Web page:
Warren East, the CEO of ARM Holdings, sees PCs in our future for now at least. He says, “I'm not a believer in the end of the PC – it offers different functionality and there's no way we'll see PCs disappear over the next five years or so.”

Of course, he knows that Intel and others will not go down without a fight. For example, Intel will introduce its next-generation processor at the upcoming Consumer Electronics Show in Las Vegas. This processor combines graphics and general processing functions on the same chip.

Intel believes that the extra computing power offered by these chips will allow PCs to offer more than tablets. Including features such as gesture recognition which may trump a tablet's touch screen.

So the war may rage on for several years, with each side claiming victories. The PC will not disappear overnight, with notebook and desktop sales still running at more than 1 million units a day. However, over the long haul, tablet devices will likely gain more and more market share.

Technology investors need to prepare their portfolios for that outcome. They can do that by removing members of the old guard, like Dell and Intel. And replacing them with members of the new guard like Apple and ARM. But remember - in a few years, even Apple may be passe.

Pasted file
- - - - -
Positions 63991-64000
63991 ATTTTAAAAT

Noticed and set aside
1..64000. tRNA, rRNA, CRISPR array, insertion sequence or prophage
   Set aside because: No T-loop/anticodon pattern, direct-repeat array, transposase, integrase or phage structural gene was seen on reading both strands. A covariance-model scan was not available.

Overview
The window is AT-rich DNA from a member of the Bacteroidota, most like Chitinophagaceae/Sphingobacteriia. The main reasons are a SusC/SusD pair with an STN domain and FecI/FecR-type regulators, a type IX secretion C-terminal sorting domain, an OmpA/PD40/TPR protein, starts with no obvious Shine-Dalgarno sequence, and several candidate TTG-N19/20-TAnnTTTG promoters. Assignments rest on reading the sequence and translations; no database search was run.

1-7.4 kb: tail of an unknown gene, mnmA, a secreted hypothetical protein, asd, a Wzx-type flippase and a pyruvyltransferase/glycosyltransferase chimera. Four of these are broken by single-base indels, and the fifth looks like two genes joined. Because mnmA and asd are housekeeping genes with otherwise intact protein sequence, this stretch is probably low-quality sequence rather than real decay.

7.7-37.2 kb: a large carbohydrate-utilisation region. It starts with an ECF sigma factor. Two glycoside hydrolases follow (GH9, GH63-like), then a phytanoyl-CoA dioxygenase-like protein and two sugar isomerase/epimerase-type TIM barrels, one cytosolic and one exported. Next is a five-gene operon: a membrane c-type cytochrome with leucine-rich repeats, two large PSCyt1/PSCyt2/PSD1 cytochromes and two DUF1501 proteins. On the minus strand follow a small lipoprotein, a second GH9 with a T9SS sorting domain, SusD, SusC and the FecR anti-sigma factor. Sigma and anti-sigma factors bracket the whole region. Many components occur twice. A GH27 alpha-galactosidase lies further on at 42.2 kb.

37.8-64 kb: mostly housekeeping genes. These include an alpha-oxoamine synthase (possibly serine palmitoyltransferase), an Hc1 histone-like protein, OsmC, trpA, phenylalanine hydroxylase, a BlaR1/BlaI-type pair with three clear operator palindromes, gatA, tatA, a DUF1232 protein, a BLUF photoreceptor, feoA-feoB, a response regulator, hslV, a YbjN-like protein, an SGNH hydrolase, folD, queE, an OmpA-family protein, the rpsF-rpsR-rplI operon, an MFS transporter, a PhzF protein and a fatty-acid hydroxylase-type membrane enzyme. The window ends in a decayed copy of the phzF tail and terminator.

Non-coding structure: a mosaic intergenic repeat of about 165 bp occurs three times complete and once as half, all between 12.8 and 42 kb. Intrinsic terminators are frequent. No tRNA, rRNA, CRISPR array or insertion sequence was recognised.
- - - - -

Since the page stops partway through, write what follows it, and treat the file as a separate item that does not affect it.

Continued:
Saturday, January 8, 2011

The Greenback vs the Redback

With the new year upon us, investors need to look for trends that will influence global financial markets.

One of these trends which has been largely ignored by Wall Street is the emergence of the Chinese currency – the yuan or renminbi. China is slowly but surely internationalizing its currency. This will have a tremendous impact on trade and global financial markets.

Perhaps the real surprise is how little the yuan is used outside China's borders. China is now the second largest economy in the world, the largest exporter of manufactured goods and the largest holder of foreign exchange reserves. Yet the amount of its currency held overseas is negligible. This is a result of China's strict capital controls and restrictions on currency trading.